PBS News, TED Talks, Chinese Traditional Crafts, francischeefilms, National Geographic, The Secrets of Nature, Thisiscolossal, Remembering-911

PBS News: September8 – 11, 2019 and New 9/11 documentary honors first responders who made the ultimate sacrifice

TED Talks: Asmeret Asefaw Berhe a climate change solution that’s right under our feet, and Joanne Chory, How supercharged plants could slow climate change.

XiaoXi Chinese: Traditional Crafts

francischeefilms: Cell Division Time lapse

National Geographic: Uranus 101

The Secrets of Nature: Bohemia – A Year in the Wetlands

Thisiscolossal: Children and Animals Commune Within Neglected Landscapes in New Paintings by Kevin Peterson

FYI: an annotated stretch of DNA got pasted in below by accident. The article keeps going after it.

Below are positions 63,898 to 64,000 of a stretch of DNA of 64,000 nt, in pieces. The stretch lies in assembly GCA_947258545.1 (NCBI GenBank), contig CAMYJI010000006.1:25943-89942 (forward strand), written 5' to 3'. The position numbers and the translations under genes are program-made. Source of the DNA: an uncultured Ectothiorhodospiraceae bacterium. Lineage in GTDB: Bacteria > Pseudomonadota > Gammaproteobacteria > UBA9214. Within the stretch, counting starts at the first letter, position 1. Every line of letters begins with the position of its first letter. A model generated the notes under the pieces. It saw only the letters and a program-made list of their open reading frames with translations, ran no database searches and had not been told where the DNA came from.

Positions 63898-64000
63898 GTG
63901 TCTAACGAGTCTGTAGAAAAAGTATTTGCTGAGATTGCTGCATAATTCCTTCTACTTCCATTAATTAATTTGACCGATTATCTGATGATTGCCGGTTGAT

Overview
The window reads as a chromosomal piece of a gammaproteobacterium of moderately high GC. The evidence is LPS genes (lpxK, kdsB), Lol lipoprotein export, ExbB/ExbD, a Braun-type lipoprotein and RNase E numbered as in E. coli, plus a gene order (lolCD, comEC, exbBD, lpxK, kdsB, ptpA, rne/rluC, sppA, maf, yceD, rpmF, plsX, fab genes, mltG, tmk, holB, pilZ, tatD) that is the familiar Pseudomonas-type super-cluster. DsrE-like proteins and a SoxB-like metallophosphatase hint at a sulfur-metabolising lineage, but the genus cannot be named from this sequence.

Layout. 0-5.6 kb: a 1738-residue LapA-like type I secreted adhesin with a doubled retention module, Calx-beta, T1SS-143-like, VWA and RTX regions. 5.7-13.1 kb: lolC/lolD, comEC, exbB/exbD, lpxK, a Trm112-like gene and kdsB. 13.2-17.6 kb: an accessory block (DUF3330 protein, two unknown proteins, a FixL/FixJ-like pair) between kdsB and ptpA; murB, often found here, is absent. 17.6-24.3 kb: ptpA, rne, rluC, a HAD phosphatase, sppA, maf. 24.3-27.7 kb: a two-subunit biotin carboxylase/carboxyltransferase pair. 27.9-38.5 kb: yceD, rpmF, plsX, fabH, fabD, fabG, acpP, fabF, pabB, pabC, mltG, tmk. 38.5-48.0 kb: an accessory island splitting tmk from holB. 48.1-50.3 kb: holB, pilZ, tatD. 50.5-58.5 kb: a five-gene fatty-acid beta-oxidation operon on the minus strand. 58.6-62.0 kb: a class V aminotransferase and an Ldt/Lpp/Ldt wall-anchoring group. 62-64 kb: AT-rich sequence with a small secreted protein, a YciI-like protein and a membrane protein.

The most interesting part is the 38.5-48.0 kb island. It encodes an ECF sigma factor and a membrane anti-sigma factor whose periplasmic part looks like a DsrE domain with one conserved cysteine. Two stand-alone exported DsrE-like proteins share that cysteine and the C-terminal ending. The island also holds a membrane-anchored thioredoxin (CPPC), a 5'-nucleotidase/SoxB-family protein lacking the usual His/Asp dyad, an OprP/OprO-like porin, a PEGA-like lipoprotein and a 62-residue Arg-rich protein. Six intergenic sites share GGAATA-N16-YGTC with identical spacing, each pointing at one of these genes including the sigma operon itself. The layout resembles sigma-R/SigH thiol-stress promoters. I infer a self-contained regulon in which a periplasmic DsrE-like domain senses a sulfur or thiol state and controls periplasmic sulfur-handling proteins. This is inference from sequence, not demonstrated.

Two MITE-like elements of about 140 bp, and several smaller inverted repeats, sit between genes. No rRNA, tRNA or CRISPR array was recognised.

Ing-On Vibulbhan-Watts: ingpeaceproject.com, Remembering-911

New 9/11 documentary honors first responders who made the ultimate sacrifice

PBS NewsHour   Published on Sep 11, 2019

On 9/11, as many tried to escape the wreckage and carnage in lower Manhattan, first responders rushed in. We remember that horrible day by taking a look at the sacrifice they made, courtesy of the documentary “Rescue, Recovery & Healing: The 9/11 Memorial Glade Dedication.” The piece was produced by New York’s WNET public media station.

PBS NewsHour full episode September 11, 2019

PBS NewsHour

Published on Sep 11, 2019

Wednesday on the NewsHour, more than 20 states appear to have reached a comprehensive settlement with Purdue Pharma, manufacturer of OxyContin. Plus: Results of the N.C. special congressional election, a conversation with Mark Sanford, the Bahamas after Hurricane Dorian, how the art world is using blockchain, reports of a U.S. mole in the Kremlin and remembering September 11th, 18 years later.

PBS NewsHour full episode September 10, 2019

PBS NewsHour   Published on Sep 10, 2019